Typographic Color

In typography, the overall shade of gray perceived by the eye, which may be interrupted by bad word breaks, inconsistent character spacing, or uneven leading. Typographic color can only be determined by reviewing type after setting.

Rivers are patterns of white that result from the occurrence of word spaces too near each other in adjacent lines, resulting in the appearance of continuous streams of white flowing through several lines.

Other typesetting problems which affect typographic color include inconsistent word spacing (commonly a problem in justified copy), widows and orphans, poor letterspacing (which can be rectified via kerning), uneven right margins caused by too many hyphens in a row, and an uneven, inconsistent appearance (including the density, or blackness, of the type).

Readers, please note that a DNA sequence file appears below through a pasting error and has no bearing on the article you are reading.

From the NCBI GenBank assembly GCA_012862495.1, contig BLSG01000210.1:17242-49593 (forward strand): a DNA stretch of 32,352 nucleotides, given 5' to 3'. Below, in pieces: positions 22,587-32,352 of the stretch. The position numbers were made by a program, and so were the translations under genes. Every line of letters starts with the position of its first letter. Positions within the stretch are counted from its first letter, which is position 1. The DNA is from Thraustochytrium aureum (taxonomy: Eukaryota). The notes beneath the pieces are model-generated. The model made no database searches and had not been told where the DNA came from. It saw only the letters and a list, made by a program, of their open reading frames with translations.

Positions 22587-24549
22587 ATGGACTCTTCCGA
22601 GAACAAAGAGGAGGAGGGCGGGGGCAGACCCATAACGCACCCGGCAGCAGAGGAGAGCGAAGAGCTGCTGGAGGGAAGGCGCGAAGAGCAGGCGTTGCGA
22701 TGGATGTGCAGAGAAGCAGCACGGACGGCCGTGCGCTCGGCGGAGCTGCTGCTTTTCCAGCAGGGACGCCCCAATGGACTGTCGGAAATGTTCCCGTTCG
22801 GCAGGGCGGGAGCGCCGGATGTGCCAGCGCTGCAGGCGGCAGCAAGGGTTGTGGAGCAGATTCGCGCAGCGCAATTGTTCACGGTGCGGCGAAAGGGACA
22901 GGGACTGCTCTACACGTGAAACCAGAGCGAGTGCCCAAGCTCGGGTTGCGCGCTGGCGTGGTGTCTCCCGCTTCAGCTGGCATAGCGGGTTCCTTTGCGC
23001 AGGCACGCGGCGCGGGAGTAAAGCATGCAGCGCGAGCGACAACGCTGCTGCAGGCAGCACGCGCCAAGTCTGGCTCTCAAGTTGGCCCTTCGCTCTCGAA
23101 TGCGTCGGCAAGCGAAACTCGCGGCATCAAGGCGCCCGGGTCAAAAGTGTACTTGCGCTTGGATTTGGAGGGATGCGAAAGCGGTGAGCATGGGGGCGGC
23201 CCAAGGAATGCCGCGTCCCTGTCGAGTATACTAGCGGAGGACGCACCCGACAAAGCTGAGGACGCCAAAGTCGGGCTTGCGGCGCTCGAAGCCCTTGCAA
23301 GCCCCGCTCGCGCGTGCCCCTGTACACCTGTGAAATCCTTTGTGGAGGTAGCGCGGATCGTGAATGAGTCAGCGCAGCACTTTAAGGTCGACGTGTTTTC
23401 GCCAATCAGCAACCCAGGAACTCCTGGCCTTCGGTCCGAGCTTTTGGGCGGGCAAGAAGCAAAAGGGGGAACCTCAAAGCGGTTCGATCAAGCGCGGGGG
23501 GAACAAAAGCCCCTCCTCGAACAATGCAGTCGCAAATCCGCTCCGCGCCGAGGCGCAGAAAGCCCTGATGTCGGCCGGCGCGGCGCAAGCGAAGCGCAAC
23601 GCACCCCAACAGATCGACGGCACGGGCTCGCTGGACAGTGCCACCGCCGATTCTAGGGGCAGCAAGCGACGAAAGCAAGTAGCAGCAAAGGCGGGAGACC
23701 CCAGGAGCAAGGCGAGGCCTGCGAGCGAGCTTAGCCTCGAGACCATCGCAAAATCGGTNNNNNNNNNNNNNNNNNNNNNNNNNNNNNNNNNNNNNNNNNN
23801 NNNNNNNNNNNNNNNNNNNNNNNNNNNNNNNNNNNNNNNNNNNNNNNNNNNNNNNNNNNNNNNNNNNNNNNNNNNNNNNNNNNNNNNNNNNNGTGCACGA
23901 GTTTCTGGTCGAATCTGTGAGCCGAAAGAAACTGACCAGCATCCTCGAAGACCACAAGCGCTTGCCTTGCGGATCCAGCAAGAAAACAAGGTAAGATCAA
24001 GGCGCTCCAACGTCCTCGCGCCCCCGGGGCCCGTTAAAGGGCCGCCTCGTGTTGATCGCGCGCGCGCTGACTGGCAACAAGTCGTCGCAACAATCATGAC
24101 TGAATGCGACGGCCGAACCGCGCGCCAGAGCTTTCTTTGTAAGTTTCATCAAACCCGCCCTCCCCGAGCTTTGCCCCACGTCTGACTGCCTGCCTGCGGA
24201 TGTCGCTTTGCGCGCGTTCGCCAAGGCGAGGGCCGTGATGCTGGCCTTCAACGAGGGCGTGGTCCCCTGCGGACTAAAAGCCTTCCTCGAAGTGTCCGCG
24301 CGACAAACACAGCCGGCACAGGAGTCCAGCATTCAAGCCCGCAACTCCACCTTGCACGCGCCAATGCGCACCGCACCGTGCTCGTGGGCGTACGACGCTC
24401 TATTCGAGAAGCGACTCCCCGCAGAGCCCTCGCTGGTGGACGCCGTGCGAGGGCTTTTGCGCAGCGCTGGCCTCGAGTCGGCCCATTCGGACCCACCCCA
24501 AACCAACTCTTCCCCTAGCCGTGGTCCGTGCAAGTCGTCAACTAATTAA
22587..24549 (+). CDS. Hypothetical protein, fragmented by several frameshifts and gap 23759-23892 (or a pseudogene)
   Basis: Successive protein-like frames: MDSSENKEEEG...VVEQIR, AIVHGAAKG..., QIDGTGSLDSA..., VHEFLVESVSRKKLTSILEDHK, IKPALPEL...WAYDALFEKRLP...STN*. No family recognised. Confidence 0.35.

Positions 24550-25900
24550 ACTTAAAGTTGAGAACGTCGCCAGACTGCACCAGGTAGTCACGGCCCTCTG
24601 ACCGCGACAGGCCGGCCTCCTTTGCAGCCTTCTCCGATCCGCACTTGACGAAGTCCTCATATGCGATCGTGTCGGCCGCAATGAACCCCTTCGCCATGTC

All text and images are licensed under a Creative Commons License
permitting sharing and adaptation with attribution. (See Copyrights for details.)

PrintWiki – the Free Encyclopedia of Print
About    Hosted by WhatTheyThink